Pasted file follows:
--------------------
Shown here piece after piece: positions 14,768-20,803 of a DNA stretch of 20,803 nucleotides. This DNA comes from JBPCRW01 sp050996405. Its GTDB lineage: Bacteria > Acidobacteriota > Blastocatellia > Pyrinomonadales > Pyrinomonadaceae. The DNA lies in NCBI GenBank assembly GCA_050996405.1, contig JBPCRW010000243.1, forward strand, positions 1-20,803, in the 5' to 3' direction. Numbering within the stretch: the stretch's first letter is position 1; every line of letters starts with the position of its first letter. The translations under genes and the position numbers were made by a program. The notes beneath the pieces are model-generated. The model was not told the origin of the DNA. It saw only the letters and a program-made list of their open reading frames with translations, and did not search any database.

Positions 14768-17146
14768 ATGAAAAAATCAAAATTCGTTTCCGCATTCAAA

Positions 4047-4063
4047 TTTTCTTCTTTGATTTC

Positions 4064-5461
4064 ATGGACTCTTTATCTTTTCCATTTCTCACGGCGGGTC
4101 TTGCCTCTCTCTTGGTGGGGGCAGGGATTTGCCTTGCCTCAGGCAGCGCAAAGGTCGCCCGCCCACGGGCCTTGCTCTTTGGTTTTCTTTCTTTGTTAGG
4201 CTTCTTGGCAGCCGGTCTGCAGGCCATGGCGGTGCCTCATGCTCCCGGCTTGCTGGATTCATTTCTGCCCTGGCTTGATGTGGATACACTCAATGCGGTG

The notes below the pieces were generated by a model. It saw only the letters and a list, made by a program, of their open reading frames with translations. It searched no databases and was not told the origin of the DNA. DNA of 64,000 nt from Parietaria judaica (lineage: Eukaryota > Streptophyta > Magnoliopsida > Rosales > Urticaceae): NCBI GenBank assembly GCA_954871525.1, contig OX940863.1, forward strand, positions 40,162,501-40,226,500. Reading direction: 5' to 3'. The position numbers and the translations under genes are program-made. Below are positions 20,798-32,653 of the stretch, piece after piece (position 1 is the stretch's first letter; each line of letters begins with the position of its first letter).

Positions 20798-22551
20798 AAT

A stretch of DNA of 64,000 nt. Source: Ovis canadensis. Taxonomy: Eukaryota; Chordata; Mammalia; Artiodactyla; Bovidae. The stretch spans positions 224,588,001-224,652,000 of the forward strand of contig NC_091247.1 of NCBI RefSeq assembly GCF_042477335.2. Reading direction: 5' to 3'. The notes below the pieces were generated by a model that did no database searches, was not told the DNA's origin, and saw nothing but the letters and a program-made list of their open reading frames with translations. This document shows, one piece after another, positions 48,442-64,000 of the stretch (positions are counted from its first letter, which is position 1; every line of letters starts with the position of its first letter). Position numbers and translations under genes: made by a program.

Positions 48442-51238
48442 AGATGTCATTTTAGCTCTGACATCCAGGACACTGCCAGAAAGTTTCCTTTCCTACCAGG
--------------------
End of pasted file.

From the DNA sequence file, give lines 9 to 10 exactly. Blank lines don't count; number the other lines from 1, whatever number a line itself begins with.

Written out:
4201 CTTCTTGGCAGCCGGTCTGCAGGCCATGGCGGTGCCTCATGCTCCCGGCTTGCTGGATTCATTTCTGCCCTGGCTTGATGTGGATACACTCAATGCGGTG

The notes below the pieces were generated by a model. It saw only the letters and a list, made by a program, of their open reading frames with translations. It searched no databases and was not told the origin of the DNA. DNA of 64,000 nt from Parietaria judaica (lineage: Eukaryota > Streptophyta > Magnoliopsida > Rosales > Urticaceae): NCBI GenBank assembly GCA_954871525.1, contig OX940863.1, forward strand, positions 40,162,501-40,226,500. Reading direction: 5' to 3'. The position numbers and the translations under genes are program-made. Below are positions 20,798-32,653 of the stretch, piece after piece (position 1 is the stretch's first letter; each line of letters begins with the position of its first letter).